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Letters from America
Clutch Coffee Bar Expanding to Florida
Where Good Vibes Are Spread One Cup at a Time
By Greg Evans
Special Correspondent
Clutch Coffee Bar in the US
Editor's Note: This article discusses a popular coffee shop in the Carolinas will be expanding to Florida beginning this month. Founded in 2018 their success has been incredible and their energy contagious.

You no longer have to plan a memorable vacation to South Florida and wonder how you will go a week without a Clutch fix. Beginning this May 2021, Clutch Coffee Bar will be opening a location in Cooper City, and this fall another one in Margate, Florida, both located in Broward County, only a short drive from both Fort Lauderdale and Miami. The idea for the Mooresville-based Clutch began in 2015 when three friends, John, Darren, and Jake each with an entrepreneurial spirit and diverse business background decided to put their talents together. “We set off on a mission to bring our dreams to fruition,” they said. In 2018, after three years of hard work they successfully launched Clutch Coffee Bar. Their mission is the daily dedication to the 3 C’s, Customer, Culture & Community. They have a cutting-edge business model, a benevolent mission in conjunction with a pioneering vision that provides interactive customer service with an equally impressive product and brand that promotes good vibes, and with it, they have amassed a cult-like following.

This business is different from any other that you will experience, now and maybe ever. I don’t think there is anything that they don’t do just right. Their attention to detail is remarkable and it is satisfying to know such companies are still out there.

Caffeine, before the advent of coffee, has a long history dating back some 5,000 years. Scientists aren’t sure if it was the Native Americans, the Ethiopians, or the Chinese that first discovered it as a valuable commodity, but it is recorded that Chinese ruler Shennong, known as the “divine farmer,” is said to have recognized its importance in China, in tea. Different cultures found a use for the stimulant in different ways including the chewing of the plant leaves. There are different stories and legends as to who first discovered actual coffee. One interesting legend involves Sheikh Omar who was exiled from Yemen to the desert. There wasn’t much food available, and he stumbled upon a berry bush and ate the berries. But they were too bitter and not palatable. To make the seeds taste better he roasted them, but they became too hard to consume. In a last-ditch effort, he boiled the now hard seeds, and the water became dark and fragrant. Omar then drank the liquid, his hunger subsided, and he had “energy” for days. When word of his magical concoction reached his homeland, he was asked to return from exile and was made into a saint.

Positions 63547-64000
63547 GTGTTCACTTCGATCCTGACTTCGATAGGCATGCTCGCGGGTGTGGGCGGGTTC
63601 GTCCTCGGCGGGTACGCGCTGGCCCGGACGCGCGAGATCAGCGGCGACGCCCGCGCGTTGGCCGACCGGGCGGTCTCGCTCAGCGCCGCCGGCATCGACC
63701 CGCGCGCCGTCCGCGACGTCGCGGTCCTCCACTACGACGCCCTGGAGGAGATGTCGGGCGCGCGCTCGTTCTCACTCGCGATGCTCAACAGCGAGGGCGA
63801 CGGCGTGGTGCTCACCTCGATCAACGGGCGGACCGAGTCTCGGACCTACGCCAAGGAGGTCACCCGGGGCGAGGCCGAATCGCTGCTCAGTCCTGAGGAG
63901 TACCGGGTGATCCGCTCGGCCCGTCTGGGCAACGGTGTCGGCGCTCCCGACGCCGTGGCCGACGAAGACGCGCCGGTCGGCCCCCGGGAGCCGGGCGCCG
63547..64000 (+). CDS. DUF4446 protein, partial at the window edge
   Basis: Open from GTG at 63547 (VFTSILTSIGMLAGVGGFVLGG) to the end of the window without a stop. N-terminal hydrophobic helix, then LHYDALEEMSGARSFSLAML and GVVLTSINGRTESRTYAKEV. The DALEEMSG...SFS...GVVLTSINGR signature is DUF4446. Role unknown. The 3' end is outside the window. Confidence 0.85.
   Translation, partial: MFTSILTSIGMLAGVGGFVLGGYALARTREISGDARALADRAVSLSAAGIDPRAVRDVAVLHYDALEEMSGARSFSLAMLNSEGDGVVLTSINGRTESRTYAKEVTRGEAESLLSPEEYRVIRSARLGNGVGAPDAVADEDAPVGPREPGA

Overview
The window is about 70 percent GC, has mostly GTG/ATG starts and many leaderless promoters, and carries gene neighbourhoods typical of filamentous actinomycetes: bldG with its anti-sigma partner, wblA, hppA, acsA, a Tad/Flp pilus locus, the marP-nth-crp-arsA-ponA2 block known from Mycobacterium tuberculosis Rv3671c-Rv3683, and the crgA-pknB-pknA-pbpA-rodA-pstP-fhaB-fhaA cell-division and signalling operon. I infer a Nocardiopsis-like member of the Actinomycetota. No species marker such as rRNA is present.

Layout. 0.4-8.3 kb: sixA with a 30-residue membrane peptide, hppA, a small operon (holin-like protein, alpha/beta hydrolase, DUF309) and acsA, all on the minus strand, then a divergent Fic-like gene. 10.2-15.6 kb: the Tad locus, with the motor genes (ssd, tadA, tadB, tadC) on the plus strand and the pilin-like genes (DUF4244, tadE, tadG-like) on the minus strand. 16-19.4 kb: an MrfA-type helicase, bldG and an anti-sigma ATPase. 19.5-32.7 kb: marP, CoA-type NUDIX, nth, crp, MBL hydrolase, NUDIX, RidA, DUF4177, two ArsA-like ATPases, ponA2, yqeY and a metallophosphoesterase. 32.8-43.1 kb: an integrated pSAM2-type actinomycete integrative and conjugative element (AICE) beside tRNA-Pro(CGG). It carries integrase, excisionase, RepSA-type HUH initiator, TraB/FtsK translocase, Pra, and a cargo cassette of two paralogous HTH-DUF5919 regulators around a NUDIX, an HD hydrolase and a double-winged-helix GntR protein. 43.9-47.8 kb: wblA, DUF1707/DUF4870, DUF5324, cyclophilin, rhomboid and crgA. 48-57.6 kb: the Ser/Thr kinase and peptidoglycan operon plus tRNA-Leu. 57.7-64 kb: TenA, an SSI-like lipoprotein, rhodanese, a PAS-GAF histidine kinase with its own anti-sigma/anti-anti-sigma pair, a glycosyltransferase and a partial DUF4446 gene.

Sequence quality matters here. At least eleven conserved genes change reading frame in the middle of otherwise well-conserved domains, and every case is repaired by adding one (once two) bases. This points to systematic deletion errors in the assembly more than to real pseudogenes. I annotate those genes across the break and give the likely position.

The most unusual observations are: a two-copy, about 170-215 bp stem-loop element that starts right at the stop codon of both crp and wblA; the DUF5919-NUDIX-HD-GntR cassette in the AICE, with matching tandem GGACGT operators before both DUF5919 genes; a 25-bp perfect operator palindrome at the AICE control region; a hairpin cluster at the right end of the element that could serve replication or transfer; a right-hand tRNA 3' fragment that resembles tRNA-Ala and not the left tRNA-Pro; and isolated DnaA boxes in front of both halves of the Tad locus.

The first real evidence of coffee becoming a beverage appeared in the 1400s in the records of Ahmed al-Ghaffar in Yemen. Coffee was used by Sufi to stay alert during religious rituals. Some believe that the coffee plant was brought to Yemen from the African coast during trade, but nobody knows for sure who was the first to bring it to Arabia.

I imagine those early experimental drinks that had the ancient world mesmerized are not much different than us today when enjoying the Clutch experience and the delicious drinks they have created. After we pay, chat with the staff and get our coffee I always want to go back around to get the experience all over again. If I am in town for two days, I go two or three times. It is that good. Call me old-fashioned but the Clutch experience is like a blast of nostalgia. It is a sliver of society that seemed to have gone away. It is customer service that is genuine and a place where you can go where people aren’t just being nice because the manager is standing nearby, but because they want to give the customer a great experience and to start their day on a high note. And mine always does.

And you don’t even need to be a coffee drinker, they also have amazing energy drinks including the Blue Raspberry, Coco Loco, Electric Stardust, and the Palm Beach. There is something for everyone.



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Greg Evans, associate director of communications of King University in Bristol TN, in the US, serves as a special correspondent for The Seoul Times. The seasoned journalist has been writing for such papers as the Mooresville Tribune, Lake Norman Citizen, the Bristol Herald Courier, and the Sentinel-Progress (Easley, SC). He can be reached at gaevans1@king.edu

 

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